Invasive Species Compendium

Detailed coverage of invasive species threatening livelihoods and the environment worldwide

Abstract

RNAi of AGAMOUS genes in sweetgum alters reproductive organ identity and decreases fruit persistence.

Abstract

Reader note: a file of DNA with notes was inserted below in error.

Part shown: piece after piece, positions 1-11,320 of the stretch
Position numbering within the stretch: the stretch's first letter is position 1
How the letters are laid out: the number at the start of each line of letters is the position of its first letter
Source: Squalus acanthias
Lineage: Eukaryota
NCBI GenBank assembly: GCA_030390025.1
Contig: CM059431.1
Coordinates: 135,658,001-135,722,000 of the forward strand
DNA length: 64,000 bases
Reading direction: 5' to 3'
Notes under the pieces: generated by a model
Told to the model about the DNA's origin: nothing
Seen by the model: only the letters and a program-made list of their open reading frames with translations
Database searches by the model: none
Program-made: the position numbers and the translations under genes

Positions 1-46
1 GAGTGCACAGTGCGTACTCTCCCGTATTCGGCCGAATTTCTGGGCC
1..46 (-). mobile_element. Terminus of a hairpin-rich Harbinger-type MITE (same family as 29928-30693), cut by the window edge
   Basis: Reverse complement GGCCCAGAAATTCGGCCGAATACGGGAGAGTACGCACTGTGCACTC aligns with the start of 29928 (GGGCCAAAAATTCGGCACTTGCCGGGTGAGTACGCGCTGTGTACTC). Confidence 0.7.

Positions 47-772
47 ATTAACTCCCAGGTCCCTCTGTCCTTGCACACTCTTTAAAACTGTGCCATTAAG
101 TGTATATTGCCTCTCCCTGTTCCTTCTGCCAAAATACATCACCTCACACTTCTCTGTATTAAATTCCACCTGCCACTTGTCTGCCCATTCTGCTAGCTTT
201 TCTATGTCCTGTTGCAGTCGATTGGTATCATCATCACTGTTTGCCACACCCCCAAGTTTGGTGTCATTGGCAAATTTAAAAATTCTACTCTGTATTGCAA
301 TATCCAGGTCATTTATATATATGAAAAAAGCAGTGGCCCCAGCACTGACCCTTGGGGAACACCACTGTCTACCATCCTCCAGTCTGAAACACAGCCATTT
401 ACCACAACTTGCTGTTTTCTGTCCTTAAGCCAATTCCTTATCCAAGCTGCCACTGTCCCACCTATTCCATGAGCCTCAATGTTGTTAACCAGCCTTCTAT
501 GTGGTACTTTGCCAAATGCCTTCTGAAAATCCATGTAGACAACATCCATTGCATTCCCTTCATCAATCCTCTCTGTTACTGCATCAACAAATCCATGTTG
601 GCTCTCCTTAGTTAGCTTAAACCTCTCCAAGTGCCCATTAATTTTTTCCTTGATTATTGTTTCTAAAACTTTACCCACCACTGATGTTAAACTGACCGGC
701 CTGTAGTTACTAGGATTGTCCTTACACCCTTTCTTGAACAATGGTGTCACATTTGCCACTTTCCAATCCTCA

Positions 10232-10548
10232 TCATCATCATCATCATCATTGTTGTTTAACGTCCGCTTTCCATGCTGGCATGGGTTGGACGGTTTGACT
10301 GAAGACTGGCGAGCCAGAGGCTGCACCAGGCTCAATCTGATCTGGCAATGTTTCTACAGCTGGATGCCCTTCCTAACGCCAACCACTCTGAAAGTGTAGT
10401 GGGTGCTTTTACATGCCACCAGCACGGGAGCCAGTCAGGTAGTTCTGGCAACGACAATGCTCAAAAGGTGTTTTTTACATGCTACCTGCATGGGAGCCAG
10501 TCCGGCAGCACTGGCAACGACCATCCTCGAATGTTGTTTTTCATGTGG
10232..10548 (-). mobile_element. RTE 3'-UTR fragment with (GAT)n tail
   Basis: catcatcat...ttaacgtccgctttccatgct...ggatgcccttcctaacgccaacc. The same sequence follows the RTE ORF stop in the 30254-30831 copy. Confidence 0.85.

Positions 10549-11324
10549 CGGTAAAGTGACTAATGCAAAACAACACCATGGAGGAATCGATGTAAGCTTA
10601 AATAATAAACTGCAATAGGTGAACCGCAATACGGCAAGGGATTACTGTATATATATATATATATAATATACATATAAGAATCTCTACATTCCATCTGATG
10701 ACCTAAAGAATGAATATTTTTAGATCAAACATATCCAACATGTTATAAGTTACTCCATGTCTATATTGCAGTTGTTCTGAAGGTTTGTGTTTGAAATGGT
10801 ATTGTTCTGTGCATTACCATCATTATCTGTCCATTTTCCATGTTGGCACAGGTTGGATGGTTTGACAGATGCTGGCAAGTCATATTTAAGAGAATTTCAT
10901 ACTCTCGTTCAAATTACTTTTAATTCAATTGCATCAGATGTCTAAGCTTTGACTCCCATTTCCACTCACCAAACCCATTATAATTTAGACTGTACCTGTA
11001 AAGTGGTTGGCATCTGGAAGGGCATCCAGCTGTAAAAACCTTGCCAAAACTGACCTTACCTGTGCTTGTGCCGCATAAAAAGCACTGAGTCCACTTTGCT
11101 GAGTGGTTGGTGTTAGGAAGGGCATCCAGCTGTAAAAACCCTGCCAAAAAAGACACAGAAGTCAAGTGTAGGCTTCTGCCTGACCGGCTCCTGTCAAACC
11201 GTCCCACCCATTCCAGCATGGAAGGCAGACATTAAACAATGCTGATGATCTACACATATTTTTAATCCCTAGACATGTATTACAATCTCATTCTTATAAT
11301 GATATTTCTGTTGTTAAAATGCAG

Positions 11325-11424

Sweetgums (Liquidambar), members of the family Altingiaceae (Altingiales), have inflorescences and floral organs that are distinctive in structure compared with other angiosperms in which the roles of floral homeotic genes have been studied. To begin to understand the role of AGAMOUS (AG) - a floral homeotic gene that has a major role in stamen and carpel development - in development of the monosexual flowers of sweetgum, we used RNAi to reduce the expression of two members of the AG subfamily. Because AG suppression should induce floral sterility, RNAi might also provide a tool to mitigate the risks of invasiveness - and to reduce the production of its nuisance fruits or allergenic pollen - when sweetgum is used as an exotic shade or forest tree. We tested 33 independent transgenic events and non-transgenic controls during 10 years in the field. The RNAi-AG sweetgum trees maintained normal growth, phenology, and vivid fall coloration during the 10 years of study, but 8 insertion events had highly modified inflorescence and floral morphology. The modified flowers had anthers and carpels that were converted to flat leaf-like structures lacking pollen grains and ovules, respectively. The female inflorescences developed into dry papery structures that failed to produce seeds. These infructescences were smaller than control infructescences, and lost a greater percentage of biomass in a controlled decay assay. RNAi against AG genes was highly effective at impairing fertility and modifying reproductive development without significant vegetative effects in sweetgum and gave phenotypes distinct from, but similar to, that of AG loss of function in other angiosperms.